Reducing Gender Bias in Physics Lab Courses

Men and woman in lab

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The gender gap in STEM fields is much discussed—and physics is one of the least gender-diverse fields in STEM. Differences even play out in physics lab courses, where women frequently end up taking on communication and computer tasks, while men more often handle the equipment. But does this behavior reflect actual gender bias, or just a gender-specific difference in task preferences?

A recent study of the experience of 100 US physics undergrads sought to answer that question (Phys. Rev. Phys. Educ. Res., doi:10.1103/PhysRevPhysEducRes.18.010106). The researchers found that these divisions of labor in physics labs are not explained by personal preference, but instead reflect implicit biases. The team suggests reframing the role of a leader in these settings as one way to correct such gender inequities in physics lab classes.

Assessing equity in the lab

The team behind the new work—including researchers at Cornell University, Loyola University New Orleans, and Kansas State University—interviewed or surveyed a total of 100 undergraduate students, with 70% of the students labeled as physics majors. Approximately 30% of the students identified as women and 70% as men. The researchers defined equity in the lab as everyone having access to all aspects of the learning environment and everyone’s voice being heard.

When asked about what jobs students preferred to take on in a lab, the researchers found that women did not take communications or computer work out of preference, but were just as interested as men in hands-on experimental work. The interviews revealed that students implicitly found themselves taking on certain roles. “I don’t feel like we explicitly talk about it—it just comes about,” one student said. “Someone just starts building the experiment, someone just happens to have Excel open. Sometimes people volunteer so you let them do it. Otherwise it arises naturally.”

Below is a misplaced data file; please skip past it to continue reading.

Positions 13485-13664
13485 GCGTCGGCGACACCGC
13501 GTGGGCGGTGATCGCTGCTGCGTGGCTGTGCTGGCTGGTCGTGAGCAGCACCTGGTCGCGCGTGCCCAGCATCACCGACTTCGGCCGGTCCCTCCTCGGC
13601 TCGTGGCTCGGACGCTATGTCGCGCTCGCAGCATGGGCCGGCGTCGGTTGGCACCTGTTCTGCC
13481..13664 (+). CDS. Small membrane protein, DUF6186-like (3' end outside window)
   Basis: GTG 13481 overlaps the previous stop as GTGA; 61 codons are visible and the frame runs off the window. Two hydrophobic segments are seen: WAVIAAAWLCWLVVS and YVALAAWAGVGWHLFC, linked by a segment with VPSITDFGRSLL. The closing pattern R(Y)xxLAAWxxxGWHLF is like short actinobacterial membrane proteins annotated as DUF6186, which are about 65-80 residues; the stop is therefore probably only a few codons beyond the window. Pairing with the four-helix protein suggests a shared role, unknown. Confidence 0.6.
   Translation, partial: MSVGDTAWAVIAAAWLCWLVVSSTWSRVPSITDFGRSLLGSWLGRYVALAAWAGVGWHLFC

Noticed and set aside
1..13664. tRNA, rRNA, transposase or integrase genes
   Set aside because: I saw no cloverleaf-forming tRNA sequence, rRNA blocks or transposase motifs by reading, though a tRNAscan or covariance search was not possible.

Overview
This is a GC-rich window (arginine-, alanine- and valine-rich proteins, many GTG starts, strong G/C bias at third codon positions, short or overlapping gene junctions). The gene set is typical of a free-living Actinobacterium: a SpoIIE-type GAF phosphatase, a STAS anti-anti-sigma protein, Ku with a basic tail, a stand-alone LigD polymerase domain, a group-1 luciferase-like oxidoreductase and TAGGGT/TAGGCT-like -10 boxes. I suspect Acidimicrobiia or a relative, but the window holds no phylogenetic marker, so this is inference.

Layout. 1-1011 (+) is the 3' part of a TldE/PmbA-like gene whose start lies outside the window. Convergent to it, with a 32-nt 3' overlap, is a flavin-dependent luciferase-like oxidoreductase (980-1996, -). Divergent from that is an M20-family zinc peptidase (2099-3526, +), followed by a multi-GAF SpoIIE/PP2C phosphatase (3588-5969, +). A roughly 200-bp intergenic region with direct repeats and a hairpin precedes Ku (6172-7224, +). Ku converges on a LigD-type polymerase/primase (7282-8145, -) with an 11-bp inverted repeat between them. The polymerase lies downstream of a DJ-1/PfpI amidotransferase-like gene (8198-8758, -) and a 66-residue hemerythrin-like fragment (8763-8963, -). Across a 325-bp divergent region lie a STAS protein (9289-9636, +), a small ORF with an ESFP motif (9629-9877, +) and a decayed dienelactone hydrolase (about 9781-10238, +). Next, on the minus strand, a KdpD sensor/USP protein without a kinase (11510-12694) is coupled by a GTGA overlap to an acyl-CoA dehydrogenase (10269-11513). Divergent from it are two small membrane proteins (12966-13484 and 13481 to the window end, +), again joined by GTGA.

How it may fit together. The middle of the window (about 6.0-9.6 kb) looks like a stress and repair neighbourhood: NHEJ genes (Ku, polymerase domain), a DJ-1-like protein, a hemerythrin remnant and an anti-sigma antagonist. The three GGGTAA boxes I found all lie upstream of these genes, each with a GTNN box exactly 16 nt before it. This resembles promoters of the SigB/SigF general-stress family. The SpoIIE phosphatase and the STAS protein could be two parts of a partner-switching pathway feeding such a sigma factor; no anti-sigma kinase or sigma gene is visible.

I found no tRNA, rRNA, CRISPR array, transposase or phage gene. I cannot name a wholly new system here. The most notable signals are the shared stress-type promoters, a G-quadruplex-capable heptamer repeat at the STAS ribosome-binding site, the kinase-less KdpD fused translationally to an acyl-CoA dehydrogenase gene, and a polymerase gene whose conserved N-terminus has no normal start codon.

The researchers suggest that this unequal task distribution in labs may come from bias, stereotypes or microaggressions when there’s no discussion of role assignments. That’s worrisome, as women may miss out on the hands-on experience that’s crucial to take advantage of future career opportunities.

The research team also found that students preferred that there be no leader in charge of a lab group, or students preferred to take turns as leaders. Digging deeper into this, the researchers found that it may come from a fear that a single leader may dominate and create inequalities in the group. When students are not intentional about their roles or avoid having a leader, unequal gender dynamics and implicit biases can seep through the cracks, the team writes.

Advice for instructors

Since a fluid instructional environment can open the door to biases and inequalities, the research team offers several strategies for how professors and researchers can intervene to avoid gender disparities in lab courses while keeping students’ preferences in mind.

For starters, the team writes that leaders in a group are important, but students can interpret them as bossy. To overcome this, a leadership role can be framed as someone who ensures that everyone’s ideas are heard, or professors can emphasize to students that each group member is accountable for ensuring that all voices are heard.

The results also indicated that students don’t have a strong preference for their lab’s gender composition. Therefore, the researchers suggest that assigning intentional groups may not be necessary. Instructors could conduct a presurvey to gauge how students prefer the gender group composition be set up before creating lab groups.

Last, the team found that women were more likely to prefer working on roles together and that some students preferred working on tasks that they were comfortable or confident doing. While past research has recommended that students rotate through group roles, this evidence indicates that the same teaching styles are unlikely to be favorable for all students.

Finding the right learning environment

The researchers write that structural change is key to creating equitable group dynamics. But, the perfectly structured learning environment is not so easily found. Moving forward, the team believes that research should focus on testing structural interventions in an effort to intervene and eliminate inequalities in the lab.

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